I wondered how he would handle the "choose-your-own-adventure" style in an audiobook, but it was well done. I was both interested and entertained.  Having Neil read it himself, is certainly worth listening to the audiobook version.

4 stars, only not 5 stars because I don't think it is the type of book I would read again.


6) Station Eleven by Emily St. John Mandel

I can't even remember for sure what version I read, but I think it was the ebook.  I think I put a hold on both library versions and took whatever came up first.  But, I do remember that I really liked it and I wish I had done a proper review when I still remembered it. 

I was hesitant to read Station Eleven until I looked it up to specifically to see that there was no sexual violence in it.  This is mostly set in a time years after an apocalyptic event brings the end of civilization which is all too often a setting for a lot of sexual violence in an adult book.   But fortunately, this leaves that out.  It is far enough in the future to be past the initial chaos, although there are still dangers.  I enjoyed following the characters of the travelling entertainers and seeing how everything wove together by the end.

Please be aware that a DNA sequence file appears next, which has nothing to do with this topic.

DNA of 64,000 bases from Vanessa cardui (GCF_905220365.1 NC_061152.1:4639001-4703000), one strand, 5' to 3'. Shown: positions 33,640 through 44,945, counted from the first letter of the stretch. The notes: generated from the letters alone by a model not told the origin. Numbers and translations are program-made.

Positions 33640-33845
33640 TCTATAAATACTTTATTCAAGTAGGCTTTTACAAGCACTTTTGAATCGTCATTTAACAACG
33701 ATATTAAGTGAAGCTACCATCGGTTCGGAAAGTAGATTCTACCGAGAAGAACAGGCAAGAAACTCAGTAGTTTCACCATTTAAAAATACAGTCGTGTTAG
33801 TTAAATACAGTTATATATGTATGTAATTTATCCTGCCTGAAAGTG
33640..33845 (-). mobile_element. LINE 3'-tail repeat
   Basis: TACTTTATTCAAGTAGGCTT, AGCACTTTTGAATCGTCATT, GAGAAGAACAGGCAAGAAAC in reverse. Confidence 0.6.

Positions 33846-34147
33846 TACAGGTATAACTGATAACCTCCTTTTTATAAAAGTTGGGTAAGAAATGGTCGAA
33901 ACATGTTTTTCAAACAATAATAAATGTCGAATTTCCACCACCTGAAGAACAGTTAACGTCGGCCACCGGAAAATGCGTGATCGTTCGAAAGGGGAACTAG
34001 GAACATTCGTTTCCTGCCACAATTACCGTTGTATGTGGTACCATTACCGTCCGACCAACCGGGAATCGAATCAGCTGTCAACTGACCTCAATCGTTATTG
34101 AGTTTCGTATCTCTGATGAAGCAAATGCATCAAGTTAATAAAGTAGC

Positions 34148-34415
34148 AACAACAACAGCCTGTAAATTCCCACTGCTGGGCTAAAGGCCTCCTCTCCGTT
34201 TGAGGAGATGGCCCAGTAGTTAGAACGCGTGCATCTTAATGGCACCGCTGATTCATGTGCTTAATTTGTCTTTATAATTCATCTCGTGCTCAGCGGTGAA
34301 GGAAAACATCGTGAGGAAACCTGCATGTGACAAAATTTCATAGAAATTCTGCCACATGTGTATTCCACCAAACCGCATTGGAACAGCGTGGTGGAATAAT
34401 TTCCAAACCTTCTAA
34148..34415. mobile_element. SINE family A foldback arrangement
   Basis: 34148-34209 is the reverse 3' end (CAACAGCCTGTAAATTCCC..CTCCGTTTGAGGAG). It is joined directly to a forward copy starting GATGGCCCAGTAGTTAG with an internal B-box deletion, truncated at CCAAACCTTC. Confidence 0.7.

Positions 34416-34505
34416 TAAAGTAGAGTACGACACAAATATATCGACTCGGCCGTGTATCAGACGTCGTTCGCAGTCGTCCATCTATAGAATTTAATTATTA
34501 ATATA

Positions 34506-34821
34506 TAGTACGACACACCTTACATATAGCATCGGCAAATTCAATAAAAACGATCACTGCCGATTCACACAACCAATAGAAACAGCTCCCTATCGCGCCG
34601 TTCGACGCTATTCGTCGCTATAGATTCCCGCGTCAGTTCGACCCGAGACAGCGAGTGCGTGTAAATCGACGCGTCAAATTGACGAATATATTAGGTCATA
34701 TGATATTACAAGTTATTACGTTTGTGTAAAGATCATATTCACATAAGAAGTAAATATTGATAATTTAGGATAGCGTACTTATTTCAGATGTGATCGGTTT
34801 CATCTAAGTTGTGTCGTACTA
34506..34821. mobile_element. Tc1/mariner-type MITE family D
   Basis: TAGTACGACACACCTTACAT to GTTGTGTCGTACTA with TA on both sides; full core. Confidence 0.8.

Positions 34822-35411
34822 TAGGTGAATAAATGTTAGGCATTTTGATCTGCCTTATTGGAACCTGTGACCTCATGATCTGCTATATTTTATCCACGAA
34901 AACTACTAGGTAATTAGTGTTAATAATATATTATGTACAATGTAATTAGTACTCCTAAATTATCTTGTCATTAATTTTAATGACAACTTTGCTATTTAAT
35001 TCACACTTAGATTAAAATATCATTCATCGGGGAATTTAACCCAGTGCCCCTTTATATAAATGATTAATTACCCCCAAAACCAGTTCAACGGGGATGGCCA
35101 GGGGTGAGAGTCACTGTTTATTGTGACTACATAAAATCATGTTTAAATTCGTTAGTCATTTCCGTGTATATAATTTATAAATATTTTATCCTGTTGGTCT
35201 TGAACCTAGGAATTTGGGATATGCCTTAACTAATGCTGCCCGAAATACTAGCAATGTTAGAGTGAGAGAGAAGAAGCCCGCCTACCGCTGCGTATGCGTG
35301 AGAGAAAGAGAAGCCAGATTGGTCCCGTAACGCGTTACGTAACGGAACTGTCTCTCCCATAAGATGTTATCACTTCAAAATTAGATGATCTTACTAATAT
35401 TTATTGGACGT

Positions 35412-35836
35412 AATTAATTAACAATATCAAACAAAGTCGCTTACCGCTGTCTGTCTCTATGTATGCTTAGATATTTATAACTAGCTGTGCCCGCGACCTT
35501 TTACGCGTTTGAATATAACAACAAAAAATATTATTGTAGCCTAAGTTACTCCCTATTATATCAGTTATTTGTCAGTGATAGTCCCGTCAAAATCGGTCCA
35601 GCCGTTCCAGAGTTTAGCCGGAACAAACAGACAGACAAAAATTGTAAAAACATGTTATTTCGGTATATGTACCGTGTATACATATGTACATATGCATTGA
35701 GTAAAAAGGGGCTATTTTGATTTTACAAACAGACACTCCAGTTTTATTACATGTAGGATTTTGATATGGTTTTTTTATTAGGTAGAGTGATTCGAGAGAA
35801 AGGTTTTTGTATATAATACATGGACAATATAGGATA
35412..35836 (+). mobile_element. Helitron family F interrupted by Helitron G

I would like to reread it again someday and maybe do a proper review then. 

4 stars 


Happy New Year Everyone!!!


 -------------- 
Rating system:
1 star (didn't like); 2 stars (OK); 3 stars (good); 4 stars (very good); 5 stars (favourite)

Also check out Cannonball Read for a variety of book reviews from many others.

No comments: